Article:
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Tyler Rosenbaum '11: Ever vigilant

Sean Hannity is fond of proclaiming America the "greatest, best country God has ever given man on the face of the Earth." Bill Maher has an interesting response: "America must stop bragging that it's the greatest country on Earth and start acting like it."

Obviously Bill Maher's job depends on his saying controversial or provocative things, so all his observations should be taken with a grain of salt. But perhaps it's worth considering: What, exactly, makes America so great?

Of course, there are numerous possible justifications for the contention that the United States is the greatest country in the world. One plausible explanation would be our overwhelming military force.

Surely, this is how nations used to be differentiated; whichever country could both conquer and avoid being conquered was considered great. However, I like to think that our military is so powerful because our nation and citizens are great, and not vice versa.

Perhaps our economic superiority sets us apart? Given the fiscal predicament we've gotten ourselves into (and the fact that the European Union actually has a higher GDP), I should certainly hope not! Indeed, this argument would be akin to declaring Bill Gates the best person on Earth.

No, I think it is an uncontroversial proposition that our values — our definition of who we are as a nation — and not whom we can defeat or what we can buy set us apart. But it must also be more than simply the values we hold, for the United States is not the only country to believe in democracy, the rule of law and equality of opportunity.

Rather, it is our centuries-long commitment to perfecting these values and our conviction that they transcend borders that distinguishes our experience from that of so many other countries and has led to the widespread admiration and emulation that the United States has historically enjoyed.

This column is not meant to be a simple paean to America, however — I'm sure I hardly need to be selling it to this audience. The point is that if we want to continue being the greatest country, we should not forget or compromise the values for which we stand.
George W. Bush's administration illustrated the extreme dangers of indifference toward defense of our values in vivid clarity: Abu Ghraib, Guantanamo, water boarding, extraordinary rendition and other national shames did more to tarnish this country's reputation and self-image than any military defeat or economic catastrophe could.

Though the Bush administration deserves condemnation for the violence it did to our national values, just electing President Obama was not enough. Yes, his administration has taken positive steps, but the American people must maintain constant pressure on him and on the Congress to repair the damage that has been done and to ensure that it never recurs. The integrity of our values should not depend on the benevolence of any president, especially since the president has a strong incentive to maintain an expansive definition of executive power.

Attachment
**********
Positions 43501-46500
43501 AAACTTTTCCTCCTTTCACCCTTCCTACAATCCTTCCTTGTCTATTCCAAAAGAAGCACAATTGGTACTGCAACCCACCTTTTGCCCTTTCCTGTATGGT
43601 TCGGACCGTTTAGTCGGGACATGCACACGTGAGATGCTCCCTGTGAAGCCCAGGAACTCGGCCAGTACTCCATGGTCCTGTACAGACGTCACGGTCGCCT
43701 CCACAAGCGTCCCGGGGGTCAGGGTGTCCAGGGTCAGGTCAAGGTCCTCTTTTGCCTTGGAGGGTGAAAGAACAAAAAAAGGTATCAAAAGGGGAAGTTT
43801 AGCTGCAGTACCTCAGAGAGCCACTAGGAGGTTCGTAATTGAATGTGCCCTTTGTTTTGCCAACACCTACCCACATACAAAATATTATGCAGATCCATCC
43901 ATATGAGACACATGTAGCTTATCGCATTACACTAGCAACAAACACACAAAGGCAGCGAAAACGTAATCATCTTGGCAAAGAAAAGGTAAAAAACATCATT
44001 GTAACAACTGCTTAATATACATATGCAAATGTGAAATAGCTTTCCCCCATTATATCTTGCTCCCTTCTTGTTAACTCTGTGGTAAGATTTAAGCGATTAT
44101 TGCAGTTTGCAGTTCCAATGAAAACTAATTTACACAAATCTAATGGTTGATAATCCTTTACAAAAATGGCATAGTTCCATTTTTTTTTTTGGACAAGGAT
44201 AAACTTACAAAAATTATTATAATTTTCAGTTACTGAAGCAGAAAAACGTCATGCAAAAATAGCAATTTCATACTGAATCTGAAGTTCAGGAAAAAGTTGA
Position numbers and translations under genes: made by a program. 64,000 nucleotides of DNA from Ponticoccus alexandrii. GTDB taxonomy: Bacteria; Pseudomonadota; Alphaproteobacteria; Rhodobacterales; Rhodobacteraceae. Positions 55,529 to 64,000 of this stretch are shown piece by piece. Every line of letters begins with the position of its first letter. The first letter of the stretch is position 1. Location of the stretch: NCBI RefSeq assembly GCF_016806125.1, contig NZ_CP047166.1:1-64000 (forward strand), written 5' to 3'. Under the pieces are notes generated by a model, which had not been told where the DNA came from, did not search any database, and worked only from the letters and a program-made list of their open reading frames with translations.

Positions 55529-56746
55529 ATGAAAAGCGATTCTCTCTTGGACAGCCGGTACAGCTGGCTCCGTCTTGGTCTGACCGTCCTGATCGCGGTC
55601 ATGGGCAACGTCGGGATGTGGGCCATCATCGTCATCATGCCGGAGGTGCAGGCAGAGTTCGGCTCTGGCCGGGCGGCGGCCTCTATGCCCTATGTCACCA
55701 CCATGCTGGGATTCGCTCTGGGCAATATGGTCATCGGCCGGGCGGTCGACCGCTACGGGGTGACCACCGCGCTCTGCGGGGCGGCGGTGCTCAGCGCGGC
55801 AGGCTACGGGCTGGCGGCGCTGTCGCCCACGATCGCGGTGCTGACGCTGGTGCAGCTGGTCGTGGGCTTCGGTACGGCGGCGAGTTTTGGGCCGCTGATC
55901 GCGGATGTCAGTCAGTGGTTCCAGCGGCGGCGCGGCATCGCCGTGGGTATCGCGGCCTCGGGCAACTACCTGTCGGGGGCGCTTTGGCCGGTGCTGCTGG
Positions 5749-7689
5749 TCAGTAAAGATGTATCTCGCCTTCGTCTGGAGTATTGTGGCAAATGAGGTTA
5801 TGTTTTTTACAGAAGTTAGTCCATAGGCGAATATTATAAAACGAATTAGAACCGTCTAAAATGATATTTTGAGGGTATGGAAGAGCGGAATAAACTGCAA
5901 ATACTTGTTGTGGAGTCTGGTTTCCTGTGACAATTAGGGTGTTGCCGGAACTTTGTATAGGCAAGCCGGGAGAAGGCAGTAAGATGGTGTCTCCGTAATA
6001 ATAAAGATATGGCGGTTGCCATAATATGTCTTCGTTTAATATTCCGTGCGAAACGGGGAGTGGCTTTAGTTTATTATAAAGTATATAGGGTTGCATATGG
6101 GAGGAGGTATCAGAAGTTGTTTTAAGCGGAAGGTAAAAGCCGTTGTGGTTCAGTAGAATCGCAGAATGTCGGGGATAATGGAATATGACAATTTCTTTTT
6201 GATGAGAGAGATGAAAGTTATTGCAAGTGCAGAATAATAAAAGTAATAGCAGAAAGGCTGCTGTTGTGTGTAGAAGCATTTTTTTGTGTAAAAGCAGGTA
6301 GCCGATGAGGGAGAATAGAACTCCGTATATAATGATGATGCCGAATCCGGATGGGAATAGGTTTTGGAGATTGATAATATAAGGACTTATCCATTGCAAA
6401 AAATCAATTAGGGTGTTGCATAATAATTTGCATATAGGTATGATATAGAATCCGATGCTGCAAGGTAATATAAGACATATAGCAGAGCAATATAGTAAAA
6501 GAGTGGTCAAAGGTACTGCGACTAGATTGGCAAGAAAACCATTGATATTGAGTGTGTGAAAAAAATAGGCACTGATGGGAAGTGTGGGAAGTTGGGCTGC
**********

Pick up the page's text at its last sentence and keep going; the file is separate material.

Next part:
Most importantly, however, the ongoing national project of repairing our image and reforming our actions will require the constant vigilance and continued dedication of an active citizenry. Without this, politicians will almost certainly cave to fear mongering, and we will be doomed to repeat the disastrous mistakes of our past.

Last week, we found out that certain individuals who have confessed to perpetrating the terrorist attacks of Sept. 11, 2001 will be tried in a civilian court in New York City. While some expressed satisfaction that these murderers will finally be brought to justice, others were outraged that terrorists would be put through the American justice system, saying they don't deserve it.

But the American ideals — concepts like "innocent until proven guilty" — should not be privileges for Americans only. If the government can't prove you did the crime, you should not be put in prison for years and years. This should be equally true, whether you're a citizen of the United States, or of Canada, France or Pakistan.

There is still tremendous resistance in Congress to the Obama administration's plans to close the prison at Guantanamo and to try terrorists in American courts. Is the justice system that was good enough for Timothy McVeigh, the Unabomber and the Green River Killer insufficient for terrorists?

The point of bringing suspected terrorists to American courts is not to give confessed murderers an opportunity to escape. It is to prevent the government from imprisoning anyone it labels a terrorist for as long as it wants. The Bush administration did this with the Uighurs in Guantanamo, who have been imprisoned there for eight years despite their acknowledged innocence.

A great nation does not torture, does not imprison individuals it cannot prove did anything wrong and does not shy away from justice. It may sometimes be unpalatable or difficult for America to follow through on the promise of its values, but they should never be compromised.

America's life-long and impassioned advocacy of freedom, equality and justice has bought it the moral superiority it has long enjoyed and has made it the greatest nation on Earth. Nothing is worth bargaining that away, and Americans should guard that honor jealously.


Tyler Rosenbaum '11 holds these truths to be self-evident.




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